Aurora, the Pittsburgh-based autonomous vehicle company, has announced a restructuring exercise that involves significant job reductions. According to media reports on January 25th, the company reduced its workforce by three percent. In media statements, Aurora explained that the restructuring aimed to enhance efficiency and momentum towards its ambitious goals. The strategic adjustments affected a limited number of roles, and the company aims to have a workforce of around 1,800 employees by the close of 2023.
Aurora is currently developing the technology that will drive forthcoming self-driving trucks. The company has established partnerships with Continental AG and Volvo and aims to roll out its initial fleet of autonomous trucks on the roads later this year. Earlier this month, the company announced the completion of the design and architecture of the hardware for the Aurora Driver autonomous driving system. This hardware is set to be manufactured by Continental in 2027.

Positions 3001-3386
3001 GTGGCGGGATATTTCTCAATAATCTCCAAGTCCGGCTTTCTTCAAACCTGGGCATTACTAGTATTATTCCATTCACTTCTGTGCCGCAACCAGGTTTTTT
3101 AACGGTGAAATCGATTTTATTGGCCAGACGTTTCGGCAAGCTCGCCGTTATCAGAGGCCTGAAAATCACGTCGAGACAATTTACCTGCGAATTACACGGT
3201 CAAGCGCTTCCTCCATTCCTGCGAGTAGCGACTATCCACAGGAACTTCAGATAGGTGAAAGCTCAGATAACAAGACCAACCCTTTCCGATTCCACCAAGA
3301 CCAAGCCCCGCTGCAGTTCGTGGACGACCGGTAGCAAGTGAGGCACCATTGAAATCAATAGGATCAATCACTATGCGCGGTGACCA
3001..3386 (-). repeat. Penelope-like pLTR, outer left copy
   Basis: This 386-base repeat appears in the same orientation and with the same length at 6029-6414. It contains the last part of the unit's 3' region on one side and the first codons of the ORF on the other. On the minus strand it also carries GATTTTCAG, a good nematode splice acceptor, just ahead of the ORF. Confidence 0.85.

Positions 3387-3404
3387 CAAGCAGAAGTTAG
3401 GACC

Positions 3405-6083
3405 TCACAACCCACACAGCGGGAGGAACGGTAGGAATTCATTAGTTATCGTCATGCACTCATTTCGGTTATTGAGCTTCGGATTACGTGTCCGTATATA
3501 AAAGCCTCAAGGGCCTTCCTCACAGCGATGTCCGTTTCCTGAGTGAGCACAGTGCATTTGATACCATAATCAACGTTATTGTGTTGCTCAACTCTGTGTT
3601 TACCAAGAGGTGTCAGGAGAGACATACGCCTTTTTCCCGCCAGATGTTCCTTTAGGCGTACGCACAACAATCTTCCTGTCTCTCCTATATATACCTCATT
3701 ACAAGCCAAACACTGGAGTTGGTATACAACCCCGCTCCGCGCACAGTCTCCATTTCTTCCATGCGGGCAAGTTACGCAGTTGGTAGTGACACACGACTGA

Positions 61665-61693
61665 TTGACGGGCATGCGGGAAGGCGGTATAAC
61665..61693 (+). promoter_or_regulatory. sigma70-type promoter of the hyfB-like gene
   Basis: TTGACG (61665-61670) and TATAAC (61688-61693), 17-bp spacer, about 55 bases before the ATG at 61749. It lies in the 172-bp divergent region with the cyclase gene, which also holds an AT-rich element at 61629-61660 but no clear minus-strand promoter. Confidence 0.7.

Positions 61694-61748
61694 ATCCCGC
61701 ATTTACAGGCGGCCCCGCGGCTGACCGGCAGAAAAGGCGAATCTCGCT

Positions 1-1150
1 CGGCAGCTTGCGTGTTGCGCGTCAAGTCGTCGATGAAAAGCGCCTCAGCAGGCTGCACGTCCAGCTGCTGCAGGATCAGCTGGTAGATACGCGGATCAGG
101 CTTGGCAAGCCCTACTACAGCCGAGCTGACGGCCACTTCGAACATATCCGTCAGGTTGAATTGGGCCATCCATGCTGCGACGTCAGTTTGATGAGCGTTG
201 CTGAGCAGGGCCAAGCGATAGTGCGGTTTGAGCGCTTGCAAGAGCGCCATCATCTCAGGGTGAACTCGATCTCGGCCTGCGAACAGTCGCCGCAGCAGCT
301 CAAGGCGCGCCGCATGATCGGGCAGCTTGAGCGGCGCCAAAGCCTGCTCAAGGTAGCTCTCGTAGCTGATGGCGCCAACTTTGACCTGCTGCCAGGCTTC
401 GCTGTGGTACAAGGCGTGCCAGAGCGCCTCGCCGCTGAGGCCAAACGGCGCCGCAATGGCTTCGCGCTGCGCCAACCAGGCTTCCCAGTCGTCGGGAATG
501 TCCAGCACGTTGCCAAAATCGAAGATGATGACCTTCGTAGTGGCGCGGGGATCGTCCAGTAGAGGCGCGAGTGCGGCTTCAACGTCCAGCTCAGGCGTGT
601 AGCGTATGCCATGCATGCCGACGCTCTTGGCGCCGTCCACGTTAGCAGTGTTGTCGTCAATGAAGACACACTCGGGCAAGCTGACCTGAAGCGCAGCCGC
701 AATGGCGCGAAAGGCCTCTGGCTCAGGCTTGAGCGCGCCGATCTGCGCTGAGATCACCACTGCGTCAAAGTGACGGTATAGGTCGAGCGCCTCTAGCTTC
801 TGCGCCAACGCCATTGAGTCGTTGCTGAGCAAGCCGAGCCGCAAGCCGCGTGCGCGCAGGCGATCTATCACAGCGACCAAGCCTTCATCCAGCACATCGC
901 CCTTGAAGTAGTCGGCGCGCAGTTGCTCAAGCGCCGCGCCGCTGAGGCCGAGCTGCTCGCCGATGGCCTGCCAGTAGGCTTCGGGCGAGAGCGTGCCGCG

Founded in 2017 by former employees of Tesla, Uber, and Waymo, Aurora went public to secure essential funding for the commercialization of their cutting-edge technology. In 2021, Aurora became a publicly-traded entity following a merger with a special purpose acquisition company initiated by Reid Hoffman, co-founder and investor of LinkedIn, Mark Pincus, founder of Zynga, and Michael Thompson, a managing partner.
Meanwhile, Vroom, a prominent US-based e-commerce platform for buying and selling used vehicles, has announced the discontinuation of its e-commerce operations and the winding down of its used vehicle dealership business. This strategic move aims to preserve liquidity and maximize stakeholder value through its remaining business ventures. As part of this plan, approximately 800 employees, constituting about 90 percent of the total workforce, are expected to be laid off.